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Amyotrophic lateral sclerosis (ALS) is a progressive neurodegenerative disease characterised by progressive paralysis, leading to death from respiratory failure within 3–7 years. Approximately 5% of the cases are familial in nature, mostly inherited in an autosomal dominant mode. A relatively high rate of concurrence of ALS and multiple sclerosis (MS), a progressive inflammatory disorder of the central nervous system, has recently been reported.1 Interestingly, 80% of these ALS–MS cases were found to carry hexanucleotide repeat expansions in C9ORF72, which is a major ALS gene (found in 37% of familial ALS patients and 6.1% of sporadic ALS patients in the Netherlands2). Repeat expansions in C9ORF72 are also a major cause of frontotemporal dementia and have also been implicated in Alzheimer's disease, Parkinsonism, ataxia and psychosis. It is therefore considered to be a pleiotropic gene and could perhaps also play a role in MS pathogenesis.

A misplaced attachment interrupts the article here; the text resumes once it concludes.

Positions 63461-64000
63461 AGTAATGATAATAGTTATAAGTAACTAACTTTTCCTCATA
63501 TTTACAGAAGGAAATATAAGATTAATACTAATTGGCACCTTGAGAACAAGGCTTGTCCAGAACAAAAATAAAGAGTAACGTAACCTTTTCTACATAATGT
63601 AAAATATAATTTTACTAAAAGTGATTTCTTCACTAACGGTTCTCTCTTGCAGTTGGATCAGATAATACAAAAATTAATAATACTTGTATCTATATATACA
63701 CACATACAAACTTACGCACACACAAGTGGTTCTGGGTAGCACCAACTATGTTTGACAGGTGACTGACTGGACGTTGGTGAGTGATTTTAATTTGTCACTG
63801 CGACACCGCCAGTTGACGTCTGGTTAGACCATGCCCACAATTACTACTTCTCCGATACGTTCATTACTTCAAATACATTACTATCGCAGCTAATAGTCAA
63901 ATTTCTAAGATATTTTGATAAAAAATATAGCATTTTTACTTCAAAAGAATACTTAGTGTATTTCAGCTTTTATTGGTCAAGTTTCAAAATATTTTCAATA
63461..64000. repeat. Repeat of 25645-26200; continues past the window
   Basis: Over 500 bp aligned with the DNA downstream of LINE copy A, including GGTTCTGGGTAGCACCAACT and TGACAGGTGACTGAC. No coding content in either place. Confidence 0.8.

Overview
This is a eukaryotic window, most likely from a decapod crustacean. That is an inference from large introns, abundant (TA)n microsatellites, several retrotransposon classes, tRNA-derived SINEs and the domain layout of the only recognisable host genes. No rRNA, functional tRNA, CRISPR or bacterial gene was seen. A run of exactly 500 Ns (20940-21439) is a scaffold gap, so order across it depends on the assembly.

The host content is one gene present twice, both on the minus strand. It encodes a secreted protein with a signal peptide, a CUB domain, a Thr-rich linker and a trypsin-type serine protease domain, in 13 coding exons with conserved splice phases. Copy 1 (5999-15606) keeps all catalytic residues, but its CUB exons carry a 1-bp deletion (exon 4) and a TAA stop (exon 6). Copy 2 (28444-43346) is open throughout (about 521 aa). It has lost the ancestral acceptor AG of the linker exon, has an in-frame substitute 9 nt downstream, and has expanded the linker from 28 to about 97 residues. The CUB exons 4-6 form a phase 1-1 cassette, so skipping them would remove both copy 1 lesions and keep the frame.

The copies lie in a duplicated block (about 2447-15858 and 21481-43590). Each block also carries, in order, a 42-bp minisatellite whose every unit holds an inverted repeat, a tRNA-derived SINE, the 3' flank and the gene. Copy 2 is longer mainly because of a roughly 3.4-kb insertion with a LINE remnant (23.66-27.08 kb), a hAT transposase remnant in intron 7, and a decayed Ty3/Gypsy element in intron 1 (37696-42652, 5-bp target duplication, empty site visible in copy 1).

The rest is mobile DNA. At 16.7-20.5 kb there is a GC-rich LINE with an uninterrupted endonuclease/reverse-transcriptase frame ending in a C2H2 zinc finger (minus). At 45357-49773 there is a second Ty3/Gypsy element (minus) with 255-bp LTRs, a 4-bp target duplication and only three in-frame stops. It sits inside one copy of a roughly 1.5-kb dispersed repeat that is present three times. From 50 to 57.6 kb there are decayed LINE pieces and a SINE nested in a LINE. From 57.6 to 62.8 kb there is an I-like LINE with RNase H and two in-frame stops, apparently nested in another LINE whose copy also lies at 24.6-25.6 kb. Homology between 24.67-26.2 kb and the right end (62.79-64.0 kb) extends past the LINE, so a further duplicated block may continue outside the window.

The coincidence of ALS and MS is not undisputed. The available studies are mostly case reports or case series and are subject to referral and publication bias. A population based study approach is better to avoid this bias and to determine the relationship between ALS and MS. In a large prospective, population based ALS study in the Netherlands we identified all patients with ALS and MS and subsequently screened them for repeat expansions in the C9ORF72 gene.
Patients were identified from 1 January 2006 to 1 September 2011 in a …
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